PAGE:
1) I'm aware that pastry in Spanish is "pan dulce." However, sweet breads in English means animal entrails, specifically the pancreas and neck glands, that for some reason are considered edible in some places. I guess adding chocolate, vanilla or strawberry flavoring on top couldn't make them less appetizing.

As a rule you should always distrust literal translations, particularly of terms made up of phrases rather than single words.

2) Conchas are some of the most popular pastries in Mexico. You'll see them in every bakery, no matter how fancy, and are commonly available for breakfast at many restaurants. Yet I've never seen even a remote resemblance to sea shells. I'm not saying that's what they're named after, just that I don't see it.
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Wizard
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June 15th, 2011 at 9:50:09 PM permalink
Fecha: 16 de Junio, 2011
Palabra del día: boludo


As promised, we'll lower the temperature today and go with something hopefully safe. Then again, I think punta was pretty tame, but the discussion on that lead us to some words you wouldn't say to your mother.

Today's word is boludo, which I think the closest English word would be dummy. Much like an insult here, it may come off as much stronger if made to someone you don't know than to a friend. In case Nareed should ask, this again is Argentinian in origin.


Lamont (the "dummy") and Fred. Whatever happened to Lamont anyway?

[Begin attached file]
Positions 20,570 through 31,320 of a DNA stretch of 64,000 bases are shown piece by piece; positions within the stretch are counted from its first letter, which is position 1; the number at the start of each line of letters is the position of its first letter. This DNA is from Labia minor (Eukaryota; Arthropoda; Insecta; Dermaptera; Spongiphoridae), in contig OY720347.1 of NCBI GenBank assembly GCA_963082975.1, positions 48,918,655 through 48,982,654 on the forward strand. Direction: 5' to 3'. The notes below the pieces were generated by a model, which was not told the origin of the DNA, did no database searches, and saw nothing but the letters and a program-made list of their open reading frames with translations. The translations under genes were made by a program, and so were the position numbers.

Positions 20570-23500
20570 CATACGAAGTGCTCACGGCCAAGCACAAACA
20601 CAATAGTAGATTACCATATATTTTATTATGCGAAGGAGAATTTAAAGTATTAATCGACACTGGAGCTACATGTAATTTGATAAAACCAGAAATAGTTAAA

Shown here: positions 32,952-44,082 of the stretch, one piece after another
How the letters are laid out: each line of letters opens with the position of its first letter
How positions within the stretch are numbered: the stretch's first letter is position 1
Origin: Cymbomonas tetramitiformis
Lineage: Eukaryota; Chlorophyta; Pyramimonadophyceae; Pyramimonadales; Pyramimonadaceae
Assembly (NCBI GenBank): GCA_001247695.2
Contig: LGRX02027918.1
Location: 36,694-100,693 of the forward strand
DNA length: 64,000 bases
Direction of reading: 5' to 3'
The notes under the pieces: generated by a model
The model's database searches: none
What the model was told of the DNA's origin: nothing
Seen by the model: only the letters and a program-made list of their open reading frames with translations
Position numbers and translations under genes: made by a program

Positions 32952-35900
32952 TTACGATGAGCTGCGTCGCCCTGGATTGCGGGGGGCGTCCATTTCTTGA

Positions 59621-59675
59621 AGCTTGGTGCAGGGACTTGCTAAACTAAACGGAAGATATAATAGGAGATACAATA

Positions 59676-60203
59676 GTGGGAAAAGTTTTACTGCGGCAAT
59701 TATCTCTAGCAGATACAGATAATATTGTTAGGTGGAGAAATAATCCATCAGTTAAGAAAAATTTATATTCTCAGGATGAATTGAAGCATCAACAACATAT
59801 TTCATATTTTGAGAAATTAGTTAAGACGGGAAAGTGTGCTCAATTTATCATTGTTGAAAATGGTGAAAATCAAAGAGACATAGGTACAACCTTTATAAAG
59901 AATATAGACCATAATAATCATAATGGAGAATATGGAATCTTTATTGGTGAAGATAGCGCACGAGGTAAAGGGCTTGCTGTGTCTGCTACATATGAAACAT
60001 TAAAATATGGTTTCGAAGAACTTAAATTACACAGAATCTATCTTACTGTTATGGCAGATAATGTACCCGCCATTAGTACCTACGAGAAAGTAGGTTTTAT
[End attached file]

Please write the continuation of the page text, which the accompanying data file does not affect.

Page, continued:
Ejemplo time

Es tan boludo que necesita desnudarse para contar a 21. = He is such a dummy that he needs to undress to count to 21.

p.s. Oops, there I go raising the temperature again. Sorry if I offend anyone.
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pacomartin
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June 15th, 2011 at 11:05:01 PM permalink
Quote: Wizard

Fecha: 16 de Junio, 2011 Palabra del día: boludo



It's a strange word of uncertain etymology. It seems to be a kind of mild insult in Argentina. It may mean "cojones grande" . But it also seems to be the name of a number of mountains including a Cerro Boludo in Texas.

In general Latino culture seems more likely to use mild insulting words as nicknames than Anglo culture.

It may come from a Hungarian word "bolond" which also means silly and foolish. It would be an unusual etymology, as Hungarian is not even an Indo-European language.